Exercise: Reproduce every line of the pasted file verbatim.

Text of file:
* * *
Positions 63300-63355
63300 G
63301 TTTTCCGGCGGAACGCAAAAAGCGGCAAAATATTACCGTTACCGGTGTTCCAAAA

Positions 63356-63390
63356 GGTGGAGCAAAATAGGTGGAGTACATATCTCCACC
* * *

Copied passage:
Positions 63300-63355
63300 G
63301 TTTTCCGGCGGAACGCAAAAAGCGGCAAAATATTACCGTTACCGGTGTTCCAAAA

Positions 63356-63390
63356 GGTGGAGCAAAATAGGTGGAGTACATATCTCCACC